This article aims to investigate how R&D employees use their social networks to acquire user information and how this information is used in the development of new products.
A single case study was conducted within a business unit at a multinational medical technology company. Data were collected through a mixed method.
The results show that many R&D employees lack social networks through which they can acquire information about the users’ needs. However, some R&D employees establish cost-efficient relationships to people with a direct experience of using the company’s products. These relationships are established over time and are often used in a rather informal way to acquire user information. Moreover, the results show how R&D employees are purposefully complementing these relationships with more occasional interactions with people who hold direct and indirect use experiences.
As with most single-case studies, it will be important to replicate this investigation in other contexts to clarify the generalizability of the findings.
The article shows how important it is that management provides R&D employees with opportunities to establish, nurture and utilize relationships conducive to information about the users’ needs. The article provides some advice on how this can be accomplished.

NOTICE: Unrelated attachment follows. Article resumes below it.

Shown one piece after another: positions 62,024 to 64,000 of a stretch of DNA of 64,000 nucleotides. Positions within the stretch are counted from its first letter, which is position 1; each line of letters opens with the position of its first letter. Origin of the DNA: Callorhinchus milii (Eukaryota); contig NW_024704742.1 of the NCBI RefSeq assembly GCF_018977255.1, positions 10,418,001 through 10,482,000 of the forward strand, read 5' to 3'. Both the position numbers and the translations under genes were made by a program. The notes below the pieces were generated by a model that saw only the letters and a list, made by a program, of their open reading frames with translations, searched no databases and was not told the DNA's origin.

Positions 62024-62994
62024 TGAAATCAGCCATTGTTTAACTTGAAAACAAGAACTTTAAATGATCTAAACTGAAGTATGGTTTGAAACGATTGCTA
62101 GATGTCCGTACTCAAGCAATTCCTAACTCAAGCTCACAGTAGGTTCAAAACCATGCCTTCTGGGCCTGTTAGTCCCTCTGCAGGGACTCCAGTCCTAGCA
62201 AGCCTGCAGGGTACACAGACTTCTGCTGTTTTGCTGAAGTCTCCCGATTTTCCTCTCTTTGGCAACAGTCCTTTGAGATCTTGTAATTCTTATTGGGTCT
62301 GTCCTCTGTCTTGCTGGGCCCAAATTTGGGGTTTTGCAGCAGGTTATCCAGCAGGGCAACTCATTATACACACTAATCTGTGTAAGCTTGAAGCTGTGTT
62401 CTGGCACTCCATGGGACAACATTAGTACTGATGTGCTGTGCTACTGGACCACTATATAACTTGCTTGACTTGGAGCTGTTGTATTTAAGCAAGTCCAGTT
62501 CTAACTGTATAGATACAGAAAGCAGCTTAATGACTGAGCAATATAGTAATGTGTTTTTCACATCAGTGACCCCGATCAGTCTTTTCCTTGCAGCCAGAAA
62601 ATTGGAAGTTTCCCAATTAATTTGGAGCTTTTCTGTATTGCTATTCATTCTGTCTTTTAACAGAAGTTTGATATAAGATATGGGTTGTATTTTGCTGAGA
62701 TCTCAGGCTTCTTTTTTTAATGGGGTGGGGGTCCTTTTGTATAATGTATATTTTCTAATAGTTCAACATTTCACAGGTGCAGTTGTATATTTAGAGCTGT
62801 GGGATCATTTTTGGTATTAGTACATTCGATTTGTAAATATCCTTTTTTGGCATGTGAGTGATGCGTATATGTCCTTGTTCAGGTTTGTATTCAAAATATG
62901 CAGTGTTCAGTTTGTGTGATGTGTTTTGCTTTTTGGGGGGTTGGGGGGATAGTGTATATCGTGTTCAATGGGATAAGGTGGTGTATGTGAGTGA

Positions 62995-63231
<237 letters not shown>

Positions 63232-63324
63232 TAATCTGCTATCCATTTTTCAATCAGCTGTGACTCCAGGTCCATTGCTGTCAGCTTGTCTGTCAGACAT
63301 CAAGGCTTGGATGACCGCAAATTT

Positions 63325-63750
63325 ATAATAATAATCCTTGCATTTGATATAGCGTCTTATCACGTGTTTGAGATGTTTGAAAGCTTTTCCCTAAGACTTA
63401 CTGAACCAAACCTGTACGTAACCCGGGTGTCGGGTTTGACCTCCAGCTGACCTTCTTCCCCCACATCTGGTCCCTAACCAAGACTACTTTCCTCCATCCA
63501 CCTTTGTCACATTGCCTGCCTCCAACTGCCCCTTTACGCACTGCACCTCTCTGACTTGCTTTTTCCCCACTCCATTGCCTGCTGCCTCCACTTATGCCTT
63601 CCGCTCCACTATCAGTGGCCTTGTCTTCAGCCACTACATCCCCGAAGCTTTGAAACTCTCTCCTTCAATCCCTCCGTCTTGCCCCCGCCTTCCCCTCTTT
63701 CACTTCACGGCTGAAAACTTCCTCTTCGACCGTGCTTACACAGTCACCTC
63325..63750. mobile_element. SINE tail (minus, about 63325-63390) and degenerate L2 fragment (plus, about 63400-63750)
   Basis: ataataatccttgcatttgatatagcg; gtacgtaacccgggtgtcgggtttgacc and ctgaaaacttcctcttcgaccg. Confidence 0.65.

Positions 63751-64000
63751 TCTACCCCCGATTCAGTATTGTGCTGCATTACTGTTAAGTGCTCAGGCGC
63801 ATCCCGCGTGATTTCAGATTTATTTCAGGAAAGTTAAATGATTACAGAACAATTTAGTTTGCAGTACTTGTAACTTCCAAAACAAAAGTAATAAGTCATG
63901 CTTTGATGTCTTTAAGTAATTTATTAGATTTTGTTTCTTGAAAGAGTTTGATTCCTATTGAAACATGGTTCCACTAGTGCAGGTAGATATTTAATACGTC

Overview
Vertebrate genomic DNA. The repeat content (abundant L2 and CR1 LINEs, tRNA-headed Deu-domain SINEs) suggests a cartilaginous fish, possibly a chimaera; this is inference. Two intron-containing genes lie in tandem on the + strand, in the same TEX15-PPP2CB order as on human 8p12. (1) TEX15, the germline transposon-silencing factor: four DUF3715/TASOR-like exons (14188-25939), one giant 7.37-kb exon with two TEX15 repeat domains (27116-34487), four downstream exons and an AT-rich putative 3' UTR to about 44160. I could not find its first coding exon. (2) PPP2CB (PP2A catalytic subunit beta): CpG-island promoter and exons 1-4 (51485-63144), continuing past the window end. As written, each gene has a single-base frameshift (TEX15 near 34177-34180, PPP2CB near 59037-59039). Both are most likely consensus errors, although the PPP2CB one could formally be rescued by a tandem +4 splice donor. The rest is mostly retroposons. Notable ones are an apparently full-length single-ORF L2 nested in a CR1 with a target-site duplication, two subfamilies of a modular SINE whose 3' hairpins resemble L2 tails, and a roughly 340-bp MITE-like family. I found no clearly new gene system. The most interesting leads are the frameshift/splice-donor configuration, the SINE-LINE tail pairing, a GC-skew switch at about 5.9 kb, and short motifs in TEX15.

This is one of the first articles that clearly explain how R&D employees use their social networks to acquire user information for the development of new products.
The work presented in this article has been financed by the Swedish Governmental Agency for Innovation Systems VINNOVA.
Wadell, C., Björk, J. and Magnusson, M. (2014), "How do R&D employees use their social networks to acquire user information?", Journal of Knowledge Management, Vol. 18 No. 5, pp. 919-936. https://doi.org/10.1108/JKM-06-2014-0245Download as .RIS
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